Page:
After winning the ‘Artistic Excellence Awards’ at last year’s Melbourne Magic Festival, Josh Staley is back at the 2018 festival with a brand new hour of fascinating close up magic. Moments in Time is a tense, playful show from one of the rising masters of magic. Josh kindly took the time to chat to Antonia Kent about what makes a good magic show, the intimacy and spontaneity of close up magic, and how he covers it up when it all goes wrong.
How did your interest in magic and illusion ﬁrst begin?
When my brother was much younger, he developed an interest in magic, and in the holidays used to go to the magic shop in the city. I’d come along and my Mum would buy me a couple ‘jokes’ like a whoopee cushion. Eventually, my brother moved on from his magic hobby, and become a Tri-athlete for Australia, and I got his hand-me-downs. In the holidays I continued going to the Magic store, but instead started buying tricks, and I’ve never looked back.
Where did the show title Moments in Time come from?
When I think about memories, specifically memories of seeing magic, I don’t think we generally remember the entire trick, just a moment. No one ever talks about the entire routine, its just the thing that stands out for them: “the magician pulled a coin out of my ear when I was little” or “My signed card was in HIS WALLET!”. Everyone remembers those impossible moments in time, and that is what the show is about, a collection of impossible moments.
What aspect have you found most challenging working in this industry?
I think ﬁnding your voice is very difficult in any art form. Its really easy to watch our heroes, our inspirations perform, and think “I want to be just like them”. The problem is, often people do become just like them, in the sense that everyone is doing the same tricks, with the same jokes, the same mannerisms and movements. Finding what makes you unique, what makes you original and interesting is really a challenge in life, and its amplified in this industry. Being able to come up with original material is extremely difficult, especially with the temptation of being able to use other people’s, when it already exists, and is proven to work. However, I think the audience can tell when something isn’t truly ‘you’. For anyone who’s seen me perform, or comes to see this show, I’m very high energy, I never take anything too seriously, and I want my shows to be fun, memorable and amazing, so if I tried to do something very somber and slow, it just wouldn’t come across correctly.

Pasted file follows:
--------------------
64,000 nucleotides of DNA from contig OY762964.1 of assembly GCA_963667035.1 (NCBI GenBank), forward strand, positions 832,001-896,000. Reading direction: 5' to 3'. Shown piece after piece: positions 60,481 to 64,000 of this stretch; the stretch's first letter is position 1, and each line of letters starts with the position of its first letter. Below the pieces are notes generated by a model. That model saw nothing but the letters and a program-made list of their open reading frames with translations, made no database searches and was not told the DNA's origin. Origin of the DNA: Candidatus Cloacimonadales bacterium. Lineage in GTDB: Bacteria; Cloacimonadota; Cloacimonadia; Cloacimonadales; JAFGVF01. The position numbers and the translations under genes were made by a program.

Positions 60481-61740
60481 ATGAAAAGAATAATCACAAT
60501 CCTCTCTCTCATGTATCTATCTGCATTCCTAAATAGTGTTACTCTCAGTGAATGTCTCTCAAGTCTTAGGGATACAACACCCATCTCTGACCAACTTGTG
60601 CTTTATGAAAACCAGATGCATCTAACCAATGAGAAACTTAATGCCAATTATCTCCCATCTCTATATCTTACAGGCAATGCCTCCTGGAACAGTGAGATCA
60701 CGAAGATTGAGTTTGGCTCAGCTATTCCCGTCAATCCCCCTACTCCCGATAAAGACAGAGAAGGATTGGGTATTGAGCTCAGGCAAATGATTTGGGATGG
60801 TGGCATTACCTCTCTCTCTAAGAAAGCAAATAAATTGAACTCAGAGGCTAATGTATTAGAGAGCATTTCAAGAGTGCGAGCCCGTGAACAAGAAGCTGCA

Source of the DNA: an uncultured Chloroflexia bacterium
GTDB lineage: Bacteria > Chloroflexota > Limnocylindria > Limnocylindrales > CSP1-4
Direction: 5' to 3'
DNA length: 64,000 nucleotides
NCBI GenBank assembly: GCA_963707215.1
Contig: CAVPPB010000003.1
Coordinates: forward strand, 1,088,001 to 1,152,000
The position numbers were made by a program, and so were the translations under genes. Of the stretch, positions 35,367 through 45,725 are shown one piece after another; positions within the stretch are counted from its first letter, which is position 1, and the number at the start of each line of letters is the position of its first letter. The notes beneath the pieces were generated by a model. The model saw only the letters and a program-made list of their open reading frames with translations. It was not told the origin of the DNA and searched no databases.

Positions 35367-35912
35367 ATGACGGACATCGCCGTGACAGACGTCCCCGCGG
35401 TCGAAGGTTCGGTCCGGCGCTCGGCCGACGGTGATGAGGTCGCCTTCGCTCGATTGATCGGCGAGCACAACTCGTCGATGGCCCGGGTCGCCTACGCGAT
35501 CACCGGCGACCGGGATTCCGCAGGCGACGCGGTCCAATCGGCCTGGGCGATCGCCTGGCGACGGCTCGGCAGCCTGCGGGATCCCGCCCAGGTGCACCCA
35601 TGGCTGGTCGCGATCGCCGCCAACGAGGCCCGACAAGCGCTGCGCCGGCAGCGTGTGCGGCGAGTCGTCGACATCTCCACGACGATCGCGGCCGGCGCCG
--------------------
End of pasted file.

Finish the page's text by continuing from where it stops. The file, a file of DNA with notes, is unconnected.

What do you ﬁnd most rewarding or enjoyable?
I know this is cliche, but I really do love being able to have such an impact on people’s lives, and be able to make them smile, or laugh, and really blow them away. For most people, they might see one or two magicians in their life, so it’s really important to me that if I’m going to be one of those two magicians, I make sure I leave them with the most incredible experience possible. It’s not just about fooling them, but entertaining them, ensuring that they have the most positive, fun experience possible.
What are some of the most important qualities you think a magic show needs to have?
I think magic is super subjective. Some people love to go see someone on stage, swallowing razor blades and regurgitating them, where as other people love death-staring a magician as they shuffle the deck and then cut to the four aces. Although those are two completely different experience, what they have in common is making the audience feel something. Whether it’s fear or anxiety, hoping the magician escapes from whatever death trap they’re in, and then relief and joy when they ﬁnally do, or the need to erupt in laughter after a magician does something funny, it’s connecting with people, and I think that’s what is most important, beyond the tricks. Tricks are a given, you go to a magic show, you expect amazing magic, but I think the good magicians can go beyond the tricks, and I think the best magicians don’t need the tricks at all, they’re just a bonus.
Do you ﬁnd you need to move around a lot for your profession?